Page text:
More fun with undefined

Aymeric Vitte vitteaymeric at gmail.com
Fri Jun 15 06:34:16 PDT 2012


Probably there are very good reasons but I reask the question : why 
should the attempt to access a property of a variable equal to undefined 
global property not return undefined global property ? (ie a way that 
this works : if (a.b.c.d) {} when a,a.b, etc are not set)

This can be usefull when things get loaded asynchronously and then when 
you don't know when it will be available (it does not happen every day, 
but in some cases you don't have necessarily a callback or an event to 
tell you and then asynchronous stuff can start being extremely difficult 
to handle).

Example :

console.log(a);//Reference error, GetBase returns undefined

console.log(window.a);//undefined

--> does not seem very logical, no ?

Maybe it was discussed thousand of times, but why not :

8.9.1 GetValue (V)
...
5. If IsUnresolvableReference(V), return undefined

Le 15/06/2012 01:22, Allen Wirfs-Brock a écrit :
>
> On Jun 14, 2012, at 3:49 PM, Rick Waldron wrote:
>
>>
>>
>> On Thu, Jun 14, 2012 at 5:35 PM, Thaddee Tyl <thaddee.tyl at gmail.com 
>> <mailto:thaddee.tyl at gmail.com>> wrote:
>>
>>     On Thu, Jun 14, 2012 at 3:29 PM, Allen Wirfs-Brock
>>     <allen at wirfs-brock.com <mailto:allen at wirfs-brock.com>> wrote:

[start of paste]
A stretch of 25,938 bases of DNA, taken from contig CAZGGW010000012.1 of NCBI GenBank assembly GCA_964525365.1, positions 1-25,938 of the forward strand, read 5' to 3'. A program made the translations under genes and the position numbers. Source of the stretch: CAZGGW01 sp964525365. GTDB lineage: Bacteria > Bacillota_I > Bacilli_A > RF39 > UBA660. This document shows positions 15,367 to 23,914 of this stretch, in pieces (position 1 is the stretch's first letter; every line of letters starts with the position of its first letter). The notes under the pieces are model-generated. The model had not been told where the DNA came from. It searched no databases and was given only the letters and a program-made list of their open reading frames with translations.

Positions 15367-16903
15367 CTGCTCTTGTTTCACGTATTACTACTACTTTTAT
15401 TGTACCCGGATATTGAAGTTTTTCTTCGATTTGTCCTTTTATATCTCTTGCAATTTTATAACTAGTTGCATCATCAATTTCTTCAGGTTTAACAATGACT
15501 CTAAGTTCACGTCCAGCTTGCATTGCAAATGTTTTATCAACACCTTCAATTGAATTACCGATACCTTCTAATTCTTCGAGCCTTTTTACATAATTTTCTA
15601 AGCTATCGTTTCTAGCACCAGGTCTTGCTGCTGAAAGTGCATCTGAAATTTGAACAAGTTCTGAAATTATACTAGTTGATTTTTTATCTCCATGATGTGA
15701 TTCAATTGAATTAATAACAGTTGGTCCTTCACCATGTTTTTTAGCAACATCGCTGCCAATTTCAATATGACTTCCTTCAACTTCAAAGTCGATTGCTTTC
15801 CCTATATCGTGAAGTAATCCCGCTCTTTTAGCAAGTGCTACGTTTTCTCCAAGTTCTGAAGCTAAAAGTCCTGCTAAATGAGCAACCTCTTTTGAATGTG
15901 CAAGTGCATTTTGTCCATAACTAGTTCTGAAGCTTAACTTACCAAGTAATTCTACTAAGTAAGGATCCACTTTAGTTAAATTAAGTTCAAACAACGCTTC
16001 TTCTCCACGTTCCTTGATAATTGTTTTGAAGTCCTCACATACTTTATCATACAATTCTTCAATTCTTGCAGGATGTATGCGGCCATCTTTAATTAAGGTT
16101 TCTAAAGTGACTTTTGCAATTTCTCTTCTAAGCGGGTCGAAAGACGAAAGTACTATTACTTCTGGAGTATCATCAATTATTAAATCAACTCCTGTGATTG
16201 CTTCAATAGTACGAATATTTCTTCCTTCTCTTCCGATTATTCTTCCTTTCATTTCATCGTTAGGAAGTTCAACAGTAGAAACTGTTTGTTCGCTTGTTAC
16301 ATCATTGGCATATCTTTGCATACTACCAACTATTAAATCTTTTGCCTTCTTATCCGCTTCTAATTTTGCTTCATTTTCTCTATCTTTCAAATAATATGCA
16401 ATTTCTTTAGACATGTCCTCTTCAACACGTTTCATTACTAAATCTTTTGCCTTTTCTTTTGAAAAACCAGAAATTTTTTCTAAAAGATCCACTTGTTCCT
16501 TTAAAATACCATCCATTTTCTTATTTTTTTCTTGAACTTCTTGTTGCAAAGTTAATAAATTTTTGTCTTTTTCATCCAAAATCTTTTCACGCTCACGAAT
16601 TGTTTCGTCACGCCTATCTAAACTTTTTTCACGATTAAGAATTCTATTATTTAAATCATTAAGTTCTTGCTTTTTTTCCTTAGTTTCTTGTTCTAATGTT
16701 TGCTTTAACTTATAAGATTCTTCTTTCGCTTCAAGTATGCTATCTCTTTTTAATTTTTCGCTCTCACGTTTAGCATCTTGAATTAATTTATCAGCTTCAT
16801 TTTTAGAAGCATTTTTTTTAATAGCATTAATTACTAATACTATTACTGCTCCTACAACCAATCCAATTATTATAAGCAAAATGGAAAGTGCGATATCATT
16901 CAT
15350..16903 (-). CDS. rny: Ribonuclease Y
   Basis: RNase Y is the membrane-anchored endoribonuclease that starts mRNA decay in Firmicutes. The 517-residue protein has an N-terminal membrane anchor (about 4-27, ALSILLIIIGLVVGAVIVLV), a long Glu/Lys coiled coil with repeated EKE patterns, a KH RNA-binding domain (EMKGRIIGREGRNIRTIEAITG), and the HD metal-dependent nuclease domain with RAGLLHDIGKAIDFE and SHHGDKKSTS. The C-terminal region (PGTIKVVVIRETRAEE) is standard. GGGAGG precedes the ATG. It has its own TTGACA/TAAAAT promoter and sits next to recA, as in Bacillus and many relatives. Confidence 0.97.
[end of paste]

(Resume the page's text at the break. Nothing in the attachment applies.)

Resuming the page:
>>     > This is a different issue, but I wonder how badly the web would
>>     break if we
>>     > made undefined a reserved word.  Does anybody in JS really
>>     declare a
>>     > different local binding for undefined?  In ES5 we got away with
>>     making
>>     > undefined read-only.  Maybe we should continue pushing and see
>>     if we can
>>     > eliminate the rebindable undefined hazard.
>>
>>     JQuery [1] famously has an "undefined" parameter, like so:
>>
>>        (function( window, undefined ) { ... }(window))
>>
>>
>>
>> Actually, this exists because undefined wasn't reserved. We would 
>> certainly remove the formal param in favor of an reserved undefined. 
>> Unfortunately, we can't "take it back" in extant code.
>
> A wonder if this wart is hairy enough, that we wouldn't be justified 
> in some explicit backwards compatibility hackery in the spec. to 
> remove it.
>
> For example, we could allow it to appear in parameter lists and 
> provide a dynamic check to ensure that nothing (other than a real 
> undefined) is passed.  Similarly we could explicitly allow:
>       var undefined;
>
> Certainly there is no particular reasons we need to allow:
>   let undefined;
>   const undefined=true;
>   class undefined extends foo { }
> or any other new binding forms redefining undefined.
>
> Allen
>
>
>
>
>
>
>
>
>>
>>
>> Rick
>>
>>
>>
>>     What would happen in this case?
>>
>>      [1] http://code.jquery.com/jquery-1.7.2.js
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>
>
>
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